This video is about whole genome sequencing. What is a genome? What are the basics of how whole genome sequencing works? What can you find out about yourself from getting your genome sequenced? And what are the potential benefits and risks? You might be considering getting your genome sequenced for clinical, research or personal reasons. Or you might just be curious and want to learn a bit more about this technology. This video was developed to help you understand a bit more about what whole genome sequencing is, and what it could mean for you. It was developed by researchers at Mount Sinai's Department of Genetics and Genomic Sciences and Department of Emergency Medicine with funding from the Charles Bronfman Institute for Personalized Medicine, with valuable input from several community consultants, patients and others from around the Mount Sinai community.
• Visit the Department of Genetics and Genomic Sciences:
• Visit the Department of Emergency Medicine:
• Visit the Charles Bronfman Institute for Personalized Medicine:

The Human Genome Project | Genetics | Biology | FuseSchool

The human genome project was an enormous project that saw scientists around the world collaborate to work out the sequence of bases in the human genome. The project started in 1990 and was completed in 2003, 2 years ahead of schedule.

CREDITS
Animation & Design: Bing Rijper
Narration: Dale Bennett
Script: Gemma Young

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This Open Educational Resource is free of charge, under a Creative Commons License: Attribution-NonCommercial CC BY-NC. You are allowed to download the video for nonprofit, educational use. If you would like to modify the video, please contact us: info@fuseschool.org

How to Sequence a Genome: 1. Mapping

Animated and narrated segments presenting all the essential steps in sequencing a genome. From the NHGRI's Online Education Kit: Understanding the Human Genome Project.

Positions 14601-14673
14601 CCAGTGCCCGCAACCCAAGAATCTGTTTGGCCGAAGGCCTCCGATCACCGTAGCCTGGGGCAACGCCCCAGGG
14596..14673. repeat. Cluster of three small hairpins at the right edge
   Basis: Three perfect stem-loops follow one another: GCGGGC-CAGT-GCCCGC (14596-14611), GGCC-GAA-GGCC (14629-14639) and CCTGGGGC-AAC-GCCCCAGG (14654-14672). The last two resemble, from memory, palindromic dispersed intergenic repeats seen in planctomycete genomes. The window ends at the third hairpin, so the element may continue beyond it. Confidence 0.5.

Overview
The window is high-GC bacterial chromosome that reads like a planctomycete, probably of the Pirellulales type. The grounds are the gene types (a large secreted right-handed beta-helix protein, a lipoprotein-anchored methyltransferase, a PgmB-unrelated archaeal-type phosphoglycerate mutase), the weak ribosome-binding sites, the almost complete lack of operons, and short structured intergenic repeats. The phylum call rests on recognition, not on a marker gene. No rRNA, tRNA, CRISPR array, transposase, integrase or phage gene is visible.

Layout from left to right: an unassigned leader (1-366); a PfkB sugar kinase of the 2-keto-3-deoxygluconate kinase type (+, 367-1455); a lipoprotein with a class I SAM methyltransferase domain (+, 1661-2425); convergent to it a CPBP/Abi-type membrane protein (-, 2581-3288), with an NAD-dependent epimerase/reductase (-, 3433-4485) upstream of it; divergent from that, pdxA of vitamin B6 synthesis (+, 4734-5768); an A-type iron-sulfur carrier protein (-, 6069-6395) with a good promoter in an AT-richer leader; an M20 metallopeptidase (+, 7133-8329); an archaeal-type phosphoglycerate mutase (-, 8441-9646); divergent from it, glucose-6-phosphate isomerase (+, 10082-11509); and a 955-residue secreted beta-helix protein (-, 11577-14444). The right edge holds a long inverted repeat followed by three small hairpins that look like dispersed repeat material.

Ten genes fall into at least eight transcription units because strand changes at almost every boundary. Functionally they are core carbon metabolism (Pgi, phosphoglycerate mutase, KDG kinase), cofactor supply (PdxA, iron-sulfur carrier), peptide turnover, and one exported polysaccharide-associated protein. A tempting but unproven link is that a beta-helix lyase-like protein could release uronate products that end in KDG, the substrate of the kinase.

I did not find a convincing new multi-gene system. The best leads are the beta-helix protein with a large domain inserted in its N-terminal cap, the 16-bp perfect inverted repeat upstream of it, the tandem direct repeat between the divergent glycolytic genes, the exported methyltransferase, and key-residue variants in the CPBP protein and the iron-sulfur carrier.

History® - Sequencing the first Human Genome

As public and private sectors raced to sequence the human genome, their work was accelerated by the International Human Genome Project’s commitment to share data freely every day. In June 2000, President Clinton recognized the first draft of the human genome sequence as “the most important, most wondrous map ever producedby humankind.” Please Visit:
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Human Genome Timeline Animation

An animation of the interactive timeline found on Genome: Unlocking Life's Code (
View major milestones in the history of the human genome in this animation.

More:

What does it mean to sequence a genome?

Dr. Rob Edwards from San Diego State University wonders what it means to sequence a genome!

For an overview of genome sequencing, see the course manual:

What Is Genome Sequencing?

How Do We Assemble Genomes? (Part 2/12)

The Human Pangenome

In 2003, biologists created the first ever human genome sequence. The 3 billion DNA letter sequence, called the reference genome, was mostly made up of DNA donated from people in the city of Buffalo, New York. So far, when clinicians and researchers study an individual’s genome, they compare it to the reference genome to identify differences. But can you compare all of humanity to one genome? No, because one reference genome does not convey the genomic diversity of the human species. We need many reference genomes--a pangenome. This monumental undertaking is already taking place and is poised to redefine the future of genomic research and human health. Watch “The Human Pangenome,” a collaboration between The National Human Genome Research Institute and the science media company Massive Science, stemming from a shared belief in showcasing an emerging and vital effort in genomics--one that will impact every one of us.

Further reading:

Advancing the reference sequence of the human genome

NHGRI researchers generate complete human X chromosome sequence


A co-production of Massive Science ( and NIH/NHGRI (

Presented by the National Human Genome Research Institute
Direction and Animation by Rosanna Wan
Narration by Dr. Shawntel Okonkwo
Sound + Music by Skillbard
Script by Harriet Bailey and Prabarna Ganguly
Producer Harriet Bailey
Senior Producer Nadja Oertelt
Executive Producer Prabarna Ganguly
Produced for and supported by the National Human Genome Research Institute

How to Sequence a Genome: 7. Products of Sequencing Reactions

Animated and narrated segments presenting all the essential steps in sequencing a genome. From the NHGRI's Online Education Kit: Understanding the Human Genome Project.